Straw-bale construction is becoming a new phenomenon in the UK. Unlike the common misconception that houses constructed with straw will be “blown down,” presumably by a wolf, this method of construction has actually been proven to be both energy efficient and cost effective for self builders.
What is Straw-bale Construction?
Straw-bale construction is a building method that uses bales of straw as structural elements or building insulation. Loadbearing and infill are the two main types of straw bale contrition. Loadbearing construction consists of bales of hay being stacked like bricks and takes the weight of the floor plate, joists, and roof.
When using the infill construction method, the weight of the roof and floor is carried by a timber, steel, or concrete framework with bales providing the infill and key for plaster. Both systems are protected with breathable lime or clay render.
There are a number of advantages when it comes to straw-bale construction. The first is the efficiency in energy. Homes insulated with straw have a higher tendency to lower your heating and cooling costs up to 75% according to buildingwithawareness.com. Even in the hotter seasons/climates, the need for mechanical air-conditioning is much less, because enough cool air is kept inside due to the straw.
Straw-bale homes are also surprisingly very fire resistant. When the bales of straw are stacked with the clay plaster around them, there is not enough air inside the walls for the bales to burn. This also makes it impossible for mice or rats to nest in your walls as the straw is so densely compressed, there’s no space for them!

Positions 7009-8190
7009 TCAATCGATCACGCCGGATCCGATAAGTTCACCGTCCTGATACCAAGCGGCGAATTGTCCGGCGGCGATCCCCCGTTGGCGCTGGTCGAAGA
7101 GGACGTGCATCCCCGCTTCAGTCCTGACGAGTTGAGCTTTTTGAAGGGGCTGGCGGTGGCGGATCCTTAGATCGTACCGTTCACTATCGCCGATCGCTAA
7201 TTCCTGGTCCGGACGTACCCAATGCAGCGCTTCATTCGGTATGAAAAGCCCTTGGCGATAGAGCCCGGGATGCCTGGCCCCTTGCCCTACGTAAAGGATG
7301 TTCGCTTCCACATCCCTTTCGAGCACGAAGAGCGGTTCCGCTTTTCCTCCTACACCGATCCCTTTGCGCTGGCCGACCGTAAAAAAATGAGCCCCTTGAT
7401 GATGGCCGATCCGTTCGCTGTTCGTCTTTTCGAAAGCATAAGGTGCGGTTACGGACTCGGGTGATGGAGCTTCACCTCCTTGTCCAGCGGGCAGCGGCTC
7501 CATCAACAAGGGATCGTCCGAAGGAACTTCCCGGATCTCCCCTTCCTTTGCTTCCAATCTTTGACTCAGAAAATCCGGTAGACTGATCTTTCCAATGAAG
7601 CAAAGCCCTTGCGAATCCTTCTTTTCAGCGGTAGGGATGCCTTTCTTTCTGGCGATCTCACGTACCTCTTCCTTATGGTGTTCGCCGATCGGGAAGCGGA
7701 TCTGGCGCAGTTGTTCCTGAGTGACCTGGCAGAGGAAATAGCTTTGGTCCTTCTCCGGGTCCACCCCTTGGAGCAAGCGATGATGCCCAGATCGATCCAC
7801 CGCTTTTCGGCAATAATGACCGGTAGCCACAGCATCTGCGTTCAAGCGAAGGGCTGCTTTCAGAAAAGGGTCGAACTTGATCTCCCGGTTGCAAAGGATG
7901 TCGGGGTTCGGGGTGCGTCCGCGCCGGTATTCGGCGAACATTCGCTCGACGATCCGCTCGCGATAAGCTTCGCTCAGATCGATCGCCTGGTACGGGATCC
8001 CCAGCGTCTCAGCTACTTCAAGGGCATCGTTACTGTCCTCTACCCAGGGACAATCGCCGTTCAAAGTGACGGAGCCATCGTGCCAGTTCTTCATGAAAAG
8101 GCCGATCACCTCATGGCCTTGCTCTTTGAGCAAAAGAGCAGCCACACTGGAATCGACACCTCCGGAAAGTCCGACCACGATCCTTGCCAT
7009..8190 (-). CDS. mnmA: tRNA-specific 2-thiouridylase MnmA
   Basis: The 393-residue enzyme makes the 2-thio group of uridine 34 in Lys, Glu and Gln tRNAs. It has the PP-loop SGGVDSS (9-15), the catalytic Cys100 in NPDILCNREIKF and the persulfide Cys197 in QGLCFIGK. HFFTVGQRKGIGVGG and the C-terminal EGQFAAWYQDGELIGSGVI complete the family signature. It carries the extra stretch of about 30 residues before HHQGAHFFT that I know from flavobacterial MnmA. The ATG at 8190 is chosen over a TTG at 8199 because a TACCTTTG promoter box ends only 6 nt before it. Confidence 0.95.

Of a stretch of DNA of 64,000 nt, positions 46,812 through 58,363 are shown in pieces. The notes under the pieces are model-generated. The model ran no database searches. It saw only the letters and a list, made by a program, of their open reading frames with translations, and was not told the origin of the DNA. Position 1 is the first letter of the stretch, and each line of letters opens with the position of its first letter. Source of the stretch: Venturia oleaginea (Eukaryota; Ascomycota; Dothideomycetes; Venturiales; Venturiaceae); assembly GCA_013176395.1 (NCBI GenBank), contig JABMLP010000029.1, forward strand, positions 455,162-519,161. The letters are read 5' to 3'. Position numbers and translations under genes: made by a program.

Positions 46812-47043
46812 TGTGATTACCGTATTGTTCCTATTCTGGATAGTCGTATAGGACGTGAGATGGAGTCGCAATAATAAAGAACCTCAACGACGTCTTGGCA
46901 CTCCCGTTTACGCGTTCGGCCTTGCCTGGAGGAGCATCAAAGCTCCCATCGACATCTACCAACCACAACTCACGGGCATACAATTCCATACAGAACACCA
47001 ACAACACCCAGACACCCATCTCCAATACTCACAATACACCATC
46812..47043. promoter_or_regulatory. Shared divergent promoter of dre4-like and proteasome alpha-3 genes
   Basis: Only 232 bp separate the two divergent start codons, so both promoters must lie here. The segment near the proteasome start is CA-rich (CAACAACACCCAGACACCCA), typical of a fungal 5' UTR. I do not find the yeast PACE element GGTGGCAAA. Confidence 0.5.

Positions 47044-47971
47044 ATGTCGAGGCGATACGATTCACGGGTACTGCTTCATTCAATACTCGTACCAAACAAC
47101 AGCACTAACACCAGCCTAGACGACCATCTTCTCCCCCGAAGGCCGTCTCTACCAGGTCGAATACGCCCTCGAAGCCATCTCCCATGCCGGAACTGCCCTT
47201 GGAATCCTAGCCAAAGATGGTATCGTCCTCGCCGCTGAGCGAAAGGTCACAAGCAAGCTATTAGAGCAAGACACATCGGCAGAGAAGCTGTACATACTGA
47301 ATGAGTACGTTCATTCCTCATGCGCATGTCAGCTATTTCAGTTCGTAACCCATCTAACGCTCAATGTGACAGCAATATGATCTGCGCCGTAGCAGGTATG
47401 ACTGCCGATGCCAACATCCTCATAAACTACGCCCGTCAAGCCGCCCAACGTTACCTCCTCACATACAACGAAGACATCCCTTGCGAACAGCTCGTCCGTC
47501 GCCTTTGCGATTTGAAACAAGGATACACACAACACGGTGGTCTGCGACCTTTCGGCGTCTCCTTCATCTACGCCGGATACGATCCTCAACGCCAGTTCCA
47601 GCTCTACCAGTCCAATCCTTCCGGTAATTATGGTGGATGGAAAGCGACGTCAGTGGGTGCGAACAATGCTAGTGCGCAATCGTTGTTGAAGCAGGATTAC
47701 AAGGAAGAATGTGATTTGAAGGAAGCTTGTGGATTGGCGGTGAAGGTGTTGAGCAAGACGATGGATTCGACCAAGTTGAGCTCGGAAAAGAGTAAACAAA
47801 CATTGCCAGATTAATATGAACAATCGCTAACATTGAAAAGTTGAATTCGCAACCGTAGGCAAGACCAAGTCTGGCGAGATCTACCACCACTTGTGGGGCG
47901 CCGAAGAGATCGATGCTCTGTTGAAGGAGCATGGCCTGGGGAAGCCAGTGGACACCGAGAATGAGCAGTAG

The walls are very thick in straw-bale homes due to the width of the bales of straw. In conventional construction, thick walls can be expensive because they add aesthetic value to your home. Also, every window in the house can have a window seat or shelf. But most importantly, these thick walls make an extremely soundproof space.
Finally, you will get the satisfaction of using waste products. The stocks are disposable to farmers so when the straw is bailed, a new life is given to the material.
Straw-bale construction also comes with some disadvantages as well. The first is that it’s a specialist construction technique so skilled labour will be required. So if you wanted a DIY project, you may not have the essential skills required to do a proper job.
Straw-bale building may not be a part of your local building control guidelines and it can be a complicated and timely process to get your plan approved. However, a good, well chosen architect/design team will take control of this process and make it as quick and painless as possible.
If there is ever flooding or the walls get wet, this can be an enormous and costly problem because straw and many other building materials have a susceptibility to rot. Moisture coming from the roof above into the bales must be avoided. Locations with extreme humidity or rain will also be more vulnerable of course. Again, it’s important to get a good architect to make sure the details are “water-tight”. If the bales do not get any water damage, they will last as long as long as other modern construction methods.
An advantage, which can also be seen as a disadvantage, is the thickness of the walls in homes with straw-bale construction. More of your overall square footage will be unusable due to the thickness of the walls.
Finding the right architect
The key to a successful self-build is good research and planning and it’s wise to get your architect involved as early as possible to help with this. Choosing the right architect for your self-build is a critical first step, but we know that finding the right one can be a bit of a minefield. This is exactly why I set up this website in the first place! Register your project below and we’ll help you to find the right person for your project in no time…
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